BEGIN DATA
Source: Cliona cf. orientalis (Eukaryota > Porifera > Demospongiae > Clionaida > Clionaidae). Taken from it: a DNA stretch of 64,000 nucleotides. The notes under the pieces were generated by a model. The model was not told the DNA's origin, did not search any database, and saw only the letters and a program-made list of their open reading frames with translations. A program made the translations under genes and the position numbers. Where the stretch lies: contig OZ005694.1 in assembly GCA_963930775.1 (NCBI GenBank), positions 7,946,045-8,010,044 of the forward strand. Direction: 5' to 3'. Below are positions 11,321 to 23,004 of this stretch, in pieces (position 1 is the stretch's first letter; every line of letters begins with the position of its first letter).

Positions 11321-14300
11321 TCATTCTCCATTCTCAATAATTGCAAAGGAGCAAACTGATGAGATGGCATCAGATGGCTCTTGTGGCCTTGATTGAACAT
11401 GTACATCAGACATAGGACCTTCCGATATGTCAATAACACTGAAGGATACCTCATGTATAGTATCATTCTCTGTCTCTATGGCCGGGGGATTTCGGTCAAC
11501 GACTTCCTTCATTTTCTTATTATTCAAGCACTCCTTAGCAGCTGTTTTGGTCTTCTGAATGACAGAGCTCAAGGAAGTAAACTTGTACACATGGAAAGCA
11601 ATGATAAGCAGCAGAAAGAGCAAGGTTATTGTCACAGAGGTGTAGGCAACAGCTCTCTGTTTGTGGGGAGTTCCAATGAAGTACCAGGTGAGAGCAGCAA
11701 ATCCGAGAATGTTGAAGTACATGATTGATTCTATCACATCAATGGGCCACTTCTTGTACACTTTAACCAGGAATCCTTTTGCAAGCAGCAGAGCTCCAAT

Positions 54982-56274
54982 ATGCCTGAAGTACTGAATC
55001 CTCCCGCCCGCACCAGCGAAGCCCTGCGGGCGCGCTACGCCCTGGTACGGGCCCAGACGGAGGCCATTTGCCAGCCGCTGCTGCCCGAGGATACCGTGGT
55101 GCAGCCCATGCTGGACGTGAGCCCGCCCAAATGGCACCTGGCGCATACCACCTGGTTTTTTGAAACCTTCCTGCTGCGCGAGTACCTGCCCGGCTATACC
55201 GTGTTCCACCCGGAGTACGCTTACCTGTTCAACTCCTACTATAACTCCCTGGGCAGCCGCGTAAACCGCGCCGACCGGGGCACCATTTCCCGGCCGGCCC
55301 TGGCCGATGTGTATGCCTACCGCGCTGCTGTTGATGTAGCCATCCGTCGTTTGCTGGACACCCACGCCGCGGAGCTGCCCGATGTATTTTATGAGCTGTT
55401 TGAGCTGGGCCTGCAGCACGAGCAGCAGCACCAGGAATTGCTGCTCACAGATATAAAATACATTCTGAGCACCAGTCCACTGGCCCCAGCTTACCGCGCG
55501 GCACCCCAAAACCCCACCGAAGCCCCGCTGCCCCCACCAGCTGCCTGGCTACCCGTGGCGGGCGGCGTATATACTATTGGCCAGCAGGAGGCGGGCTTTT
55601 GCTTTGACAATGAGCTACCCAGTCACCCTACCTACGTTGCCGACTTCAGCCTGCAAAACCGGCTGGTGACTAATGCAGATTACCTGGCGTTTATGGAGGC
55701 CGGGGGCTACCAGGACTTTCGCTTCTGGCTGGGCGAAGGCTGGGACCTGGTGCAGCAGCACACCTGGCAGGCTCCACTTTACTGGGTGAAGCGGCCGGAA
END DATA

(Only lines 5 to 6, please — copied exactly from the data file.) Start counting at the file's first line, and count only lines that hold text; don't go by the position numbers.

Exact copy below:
11501 GACTTCCTTCATTTTCTTATTATTCAAGCACTCCTTAGCAGCTGTTTTGGTCTTCTGAATGACAGAGCTCAAGGAAGTAAACTTGTACACATGGAAAGCA
11601 ATGATAAGCAGCAGAAAGAGCAAGGTTATTGTCACAGAGGTGTAGGCAACAGCTCTCTGTTTGTGGGGAGTTCCAATGAAGTACCAGGTGAGAGCAGCAA